A high-performance dog breed like an English Cocker Spaniel shouldn't feed its dog any food that has artificial substances or colours. Dogs of this breed require a high-quality meal with a main ingredient of real meat. Also, you need to make sure you're getting enough of the vitamins, minerals, and antioxidants you need by eating things like blueberries, apples, oranges, bananas, and sweet potatoes.


The purebred dog's beautiful coat shines only if it's well-maintained. The English Cocker Spaniel's coat needs to be combed out regularly to prevent tangles and mats. They rarely require a trim unless they develop mats that are impossible to detangle.

This dog breed has been noted by many to have a distinct odor that may be efficiently controlled by monthly bathing. They lead busy enough lives that their natural activity level allows them to maintain their nails clipped on their own. They can't properly clean their ears, though, so owners should do it for them once a week using a damp cloth.


These canines have a thirst for knowledge and an enthusiasm for adventure and hard labor. They will get bored if they stay indoors all day. Daily, they should go for a lengthy walk around the neighborhood. On a weekly basis, they'll be begging to visit the dog park. When they are indoors, they also require mental stimulation. This can be done with the help of games like hide-and-seek, toys, or training drills. Hunting and agility training are also fun ways to keep your English Cocker Spaniel active.


Obeisance training should begin at the age of two months for every English Cocker Spaniel. They mature rapidly, and if not properly guided, they can become destructive and naughty. Puppies should begin training as soon as they are brought home. Thankfully, these purebred canines learn quickly and retain their knowledge. Owners of Cocker Spaniels would do well to give their dogs some time on an agility course in addition to traditional obedience training. Using common household items like PVC pipe, this can be accomplished at home.

Children And Other Pets

When raised around children, English Cockers become affectionate, playful, and docile members of the family. An adult English Cocker who has never lived with humans before might do best in a family with teenagers or adults who know how to treat dogs properly.

Dogs and young children should never be left alone together without adult supervision to avoid any potential for biting or ear or tail pulling. Don't let your kid bother a dog while it's sleeping or try to take his food away from him. Keep your dog away from kids at all costs.

In addition to getting along well with other dogs, English Cockers can also coexist peacefully with cats if introduced early on in life.


You should puppy-proof your home before bringing a new puppy into it. Get rid of anything that could hurt the puppy or that you don't want chewed up or slobbered on. There are a few things you should do to get ready for your new puppy's arrival. Prior to bringing your new dog home, it's important to stock up on essentials like food, treats, a crate, a bed, a collar and a leash.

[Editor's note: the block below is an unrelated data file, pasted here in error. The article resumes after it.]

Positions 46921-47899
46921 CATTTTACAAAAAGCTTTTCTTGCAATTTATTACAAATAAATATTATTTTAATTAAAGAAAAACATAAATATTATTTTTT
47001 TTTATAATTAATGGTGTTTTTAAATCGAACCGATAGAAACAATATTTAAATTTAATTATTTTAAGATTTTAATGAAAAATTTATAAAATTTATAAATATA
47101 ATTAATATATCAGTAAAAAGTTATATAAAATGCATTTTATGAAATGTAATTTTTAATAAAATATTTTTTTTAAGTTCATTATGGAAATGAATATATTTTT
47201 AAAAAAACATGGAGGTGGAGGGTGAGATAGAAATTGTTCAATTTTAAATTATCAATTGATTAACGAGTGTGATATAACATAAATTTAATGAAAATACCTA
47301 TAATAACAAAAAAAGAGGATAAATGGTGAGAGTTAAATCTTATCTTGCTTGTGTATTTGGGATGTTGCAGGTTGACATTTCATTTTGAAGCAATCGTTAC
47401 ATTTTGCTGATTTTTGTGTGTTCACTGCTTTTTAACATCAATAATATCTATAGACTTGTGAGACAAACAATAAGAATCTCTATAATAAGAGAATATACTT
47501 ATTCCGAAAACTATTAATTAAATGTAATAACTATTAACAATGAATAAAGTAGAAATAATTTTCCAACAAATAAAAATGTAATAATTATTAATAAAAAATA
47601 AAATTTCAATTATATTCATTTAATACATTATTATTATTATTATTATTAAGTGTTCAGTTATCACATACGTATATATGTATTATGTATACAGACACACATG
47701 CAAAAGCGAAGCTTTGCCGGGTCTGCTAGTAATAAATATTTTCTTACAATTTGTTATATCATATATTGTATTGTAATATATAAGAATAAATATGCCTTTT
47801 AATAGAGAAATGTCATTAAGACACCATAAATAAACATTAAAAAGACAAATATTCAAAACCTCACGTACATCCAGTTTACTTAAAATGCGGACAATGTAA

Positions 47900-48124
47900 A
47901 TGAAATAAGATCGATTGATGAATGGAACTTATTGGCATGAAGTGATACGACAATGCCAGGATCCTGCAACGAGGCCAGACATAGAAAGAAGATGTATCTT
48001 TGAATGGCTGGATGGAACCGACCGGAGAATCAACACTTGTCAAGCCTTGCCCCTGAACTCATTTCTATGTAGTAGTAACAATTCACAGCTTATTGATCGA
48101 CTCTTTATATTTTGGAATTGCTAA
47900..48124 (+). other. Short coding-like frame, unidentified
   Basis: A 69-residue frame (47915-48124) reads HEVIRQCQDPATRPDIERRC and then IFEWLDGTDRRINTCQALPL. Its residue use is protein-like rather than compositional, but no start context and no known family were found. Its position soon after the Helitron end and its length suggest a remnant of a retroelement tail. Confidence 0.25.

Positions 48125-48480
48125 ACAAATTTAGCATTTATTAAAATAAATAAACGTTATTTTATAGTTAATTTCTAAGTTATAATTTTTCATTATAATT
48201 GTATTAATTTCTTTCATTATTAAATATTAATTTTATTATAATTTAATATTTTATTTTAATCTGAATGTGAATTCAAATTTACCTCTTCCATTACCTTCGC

The first thing you should do after bringing your new puppy home is make an appointment with your vet. Make sure your dog has up-to-date vaccinations and has been checked for any health problems by a vet regularly. Remember that a puppy's stomach is much smaller than an adult dog's. Because of this, you should provide your puppy with several smaller meals per day.

Dogs similar to English Cocker Spaniels

Three dog breeds that are similar to English Cocker Spaniels include American Cocker Spaniels, English Springer Spaniels, and Field Spaniels.

American Cocker Spaniels:

Although the American Cocker Spaniel and the English Cocker Spaniel are sometimes mistaken for one another, they are in fact two separate dog breeds. While both varieties have shared origins, breeders in North America focused on distinct features than those in Europe, generating two different breeds. British breeders favored the parti-colored and roan varieties of the Spaniel, whereas their American counterparts sought to make solid-colored Cocker Spaniels. American Cocker Spaniels are longer than they are tall, but English Cocker Spaniels have a squarer shape since they are taller than they are long. Both types are wonderful companion animals due to their sociability and warmth.

English Springer Spaniels:

It's worth noting that English Springer Spaniels, another breed of sporting dog, are also common. Both dogs have characteristics of being smart, sociable, and simple to teach. The size of the dogs is a major distinction between the two breeds. Compared to other types of dogs, English Springer Spaniels tend to be larger in size. They stand between 18 and 21 inches tall and have a weight of around 50 pounds. On the other hand, an English Cocker Spaniel will typically weigh in at around 30 pounds and stand anywhere from 14 to 17 inches at the shoulder.

Field Spaniels:

Field Spaniels are another gun dog. These two dog types share the same qualities of being intelligent, trainable, loving, and playful. Field Spaniels are a little easier to groom than English Cocker Spaniels and are less likely to bark.